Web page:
Thursday, April 17, 2008

Greed in NZ, too

I've written about corporate greed many times. I've been critical about corporate ethics, and about the modern business paradigm in which nothing matters to corporations except maximising return to investors.

Today, there was an example of what I've been talking about.

New Zealand appliance manufacturer Fisher & Paykel has announced that it's shutting factories in Dunedin in New Zealand, Brisbane in Australia and one in California, shifting the jobs to Asia. 1070 people will loose their jobs, 430 of them in New Zealand. Last year the company announced that it was eliminating even more jobs in Auckland, shipping them to Asia.

In justifying its shipping jobs to what Fisher & Paykel referred to as "low cost labour countries", the company said, "Our products are innovative and high end but unless we can reduce some of the cost disparities in the manufacturing process, particularly the cost of labour, we will not be able to continue to provide an adequate return to our shareholders."

It's refreshing, in a weird way, for a corporate to admit that it's exporting jobs in order to maximise payments made to shareholders. Usually, they just talk in vague terms about "maximising return" or something similar.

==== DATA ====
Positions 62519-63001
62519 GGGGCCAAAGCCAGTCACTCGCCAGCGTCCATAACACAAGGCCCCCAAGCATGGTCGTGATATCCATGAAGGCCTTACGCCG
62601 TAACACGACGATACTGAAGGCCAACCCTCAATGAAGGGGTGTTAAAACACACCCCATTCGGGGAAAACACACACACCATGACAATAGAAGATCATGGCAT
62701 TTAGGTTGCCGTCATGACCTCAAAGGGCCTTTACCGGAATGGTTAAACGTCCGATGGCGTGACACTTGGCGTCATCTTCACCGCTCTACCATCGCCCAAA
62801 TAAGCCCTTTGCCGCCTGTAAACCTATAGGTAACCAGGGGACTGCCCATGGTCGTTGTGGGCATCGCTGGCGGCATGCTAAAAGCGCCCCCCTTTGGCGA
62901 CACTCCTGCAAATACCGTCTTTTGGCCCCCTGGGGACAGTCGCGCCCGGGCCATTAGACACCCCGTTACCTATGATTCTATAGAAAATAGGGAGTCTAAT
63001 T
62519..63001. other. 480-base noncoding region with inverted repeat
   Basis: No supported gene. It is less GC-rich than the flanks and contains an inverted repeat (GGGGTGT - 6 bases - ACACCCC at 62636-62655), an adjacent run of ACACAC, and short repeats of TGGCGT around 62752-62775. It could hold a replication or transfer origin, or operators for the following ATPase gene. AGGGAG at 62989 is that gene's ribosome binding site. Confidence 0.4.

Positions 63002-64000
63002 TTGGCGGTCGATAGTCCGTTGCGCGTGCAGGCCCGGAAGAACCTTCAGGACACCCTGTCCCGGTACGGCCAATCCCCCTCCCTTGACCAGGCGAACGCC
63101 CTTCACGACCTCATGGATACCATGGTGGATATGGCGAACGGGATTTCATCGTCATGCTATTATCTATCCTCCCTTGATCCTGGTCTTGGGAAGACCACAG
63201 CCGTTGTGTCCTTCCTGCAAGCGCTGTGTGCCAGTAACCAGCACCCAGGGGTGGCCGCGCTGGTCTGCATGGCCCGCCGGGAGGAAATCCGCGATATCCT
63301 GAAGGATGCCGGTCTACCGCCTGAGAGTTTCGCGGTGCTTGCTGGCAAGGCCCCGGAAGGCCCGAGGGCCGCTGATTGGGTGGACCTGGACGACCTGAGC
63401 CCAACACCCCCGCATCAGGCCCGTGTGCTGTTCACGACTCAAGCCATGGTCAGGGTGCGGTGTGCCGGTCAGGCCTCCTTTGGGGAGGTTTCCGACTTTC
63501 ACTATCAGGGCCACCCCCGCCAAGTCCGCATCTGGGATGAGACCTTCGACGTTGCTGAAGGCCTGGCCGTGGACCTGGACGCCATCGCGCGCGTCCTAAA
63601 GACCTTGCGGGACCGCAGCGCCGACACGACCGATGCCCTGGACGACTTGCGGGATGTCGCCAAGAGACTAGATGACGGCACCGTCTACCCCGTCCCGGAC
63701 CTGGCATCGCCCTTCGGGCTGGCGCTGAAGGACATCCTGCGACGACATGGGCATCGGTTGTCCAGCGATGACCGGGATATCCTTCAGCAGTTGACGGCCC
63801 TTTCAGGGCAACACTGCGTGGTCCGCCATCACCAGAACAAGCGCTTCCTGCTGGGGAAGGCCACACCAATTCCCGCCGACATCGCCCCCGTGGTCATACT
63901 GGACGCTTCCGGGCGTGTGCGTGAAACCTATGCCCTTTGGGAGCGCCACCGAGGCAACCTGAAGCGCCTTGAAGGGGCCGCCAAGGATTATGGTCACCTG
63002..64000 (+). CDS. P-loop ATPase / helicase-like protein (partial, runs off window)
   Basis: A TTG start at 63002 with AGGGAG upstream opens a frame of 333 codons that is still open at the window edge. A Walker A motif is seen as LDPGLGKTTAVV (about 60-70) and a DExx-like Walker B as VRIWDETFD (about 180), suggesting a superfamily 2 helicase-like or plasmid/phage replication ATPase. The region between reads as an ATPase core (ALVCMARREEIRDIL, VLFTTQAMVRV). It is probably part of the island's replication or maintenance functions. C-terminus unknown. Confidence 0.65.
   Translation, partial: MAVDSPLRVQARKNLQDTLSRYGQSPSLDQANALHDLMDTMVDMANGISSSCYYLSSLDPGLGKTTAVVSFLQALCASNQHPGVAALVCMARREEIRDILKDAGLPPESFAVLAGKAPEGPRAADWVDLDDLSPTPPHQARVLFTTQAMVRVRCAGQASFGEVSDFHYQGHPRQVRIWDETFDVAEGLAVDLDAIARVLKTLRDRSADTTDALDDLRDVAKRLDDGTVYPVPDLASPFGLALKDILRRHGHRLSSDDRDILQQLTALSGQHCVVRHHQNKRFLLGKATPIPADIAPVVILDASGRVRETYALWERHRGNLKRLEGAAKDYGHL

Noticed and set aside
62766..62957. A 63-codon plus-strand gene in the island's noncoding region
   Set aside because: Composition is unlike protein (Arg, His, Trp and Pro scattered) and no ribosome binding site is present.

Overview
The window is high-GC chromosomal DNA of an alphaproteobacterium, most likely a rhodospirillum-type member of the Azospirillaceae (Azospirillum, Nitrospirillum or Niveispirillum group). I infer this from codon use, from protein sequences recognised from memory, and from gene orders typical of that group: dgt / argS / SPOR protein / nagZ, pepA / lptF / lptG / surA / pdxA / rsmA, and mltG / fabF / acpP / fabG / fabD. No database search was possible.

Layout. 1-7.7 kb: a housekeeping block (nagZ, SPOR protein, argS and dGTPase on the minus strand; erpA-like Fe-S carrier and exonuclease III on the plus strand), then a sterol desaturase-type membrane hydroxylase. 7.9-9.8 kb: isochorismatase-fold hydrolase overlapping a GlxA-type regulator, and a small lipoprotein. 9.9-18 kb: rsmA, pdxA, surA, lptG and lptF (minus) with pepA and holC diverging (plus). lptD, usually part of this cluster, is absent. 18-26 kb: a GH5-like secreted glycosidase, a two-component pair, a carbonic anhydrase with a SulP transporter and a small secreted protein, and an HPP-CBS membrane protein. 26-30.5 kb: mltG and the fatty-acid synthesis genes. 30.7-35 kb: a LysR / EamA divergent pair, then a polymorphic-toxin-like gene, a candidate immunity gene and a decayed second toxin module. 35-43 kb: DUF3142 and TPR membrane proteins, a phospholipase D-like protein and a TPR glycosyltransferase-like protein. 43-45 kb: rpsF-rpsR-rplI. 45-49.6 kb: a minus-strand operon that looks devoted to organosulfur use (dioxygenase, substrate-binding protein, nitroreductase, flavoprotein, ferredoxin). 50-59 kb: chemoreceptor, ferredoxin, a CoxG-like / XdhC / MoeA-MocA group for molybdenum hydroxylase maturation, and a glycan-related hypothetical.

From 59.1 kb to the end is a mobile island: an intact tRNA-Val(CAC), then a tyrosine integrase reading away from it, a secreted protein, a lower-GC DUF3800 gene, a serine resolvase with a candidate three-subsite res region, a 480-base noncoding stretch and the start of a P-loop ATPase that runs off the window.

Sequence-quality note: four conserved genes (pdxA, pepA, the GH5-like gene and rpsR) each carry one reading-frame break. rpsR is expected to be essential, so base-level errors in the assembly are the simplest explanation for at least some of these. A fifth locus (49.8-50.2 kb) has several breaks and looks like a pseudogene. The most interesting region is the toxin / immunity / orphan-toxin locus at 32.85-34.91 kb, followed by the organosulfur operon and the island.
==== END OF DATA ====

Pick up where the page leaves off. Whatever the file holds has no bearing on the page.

This highlights exactly what I've been criticising about the modern business paradigm. While I don't know for sure what economic impact the company's moves will have in other countries, the loss of so many jobs in Dunedin will be painful.

The company will also seek suppliers close to their new manufacturing facilities, and that will mean a loss of business—and jobs—for many more companies. By the time all the dust settles, hundreds more jobs will probably be lost. And all of this to guarantee "an adequate return" to their shareholders.

There has got to be a better way. All the bright sparks among the world's universities and thinktanks have got to be able to come up with a better way to capitalise business that doesn't involve using the money of greedy people who put their own profits ahead of the interests of society and the commonwealth. This is the 21st century—why are we still using 18th century economic ideas?

This is a problem that goes far beyond one company or one factory, but extends everywhere. It includes: Oil companies making obscene profits, paying their executives obscene salaries and refusing to invest in new energy technologies; food being diverted from people to "bio fuels"; pollution being tolerated because cleaning up would reduce payouts to greedy investors.

Without real change, all we'll be left with will be the scraps the greedy people leave us. That's not a situation that's sustainable or justifiable. I hope it's not inevitable.

And as a final underscore to this story, after Fisher & Paykel made their announcement, their share price shot up 15%. Clearly they pleased their greedy shareholders.

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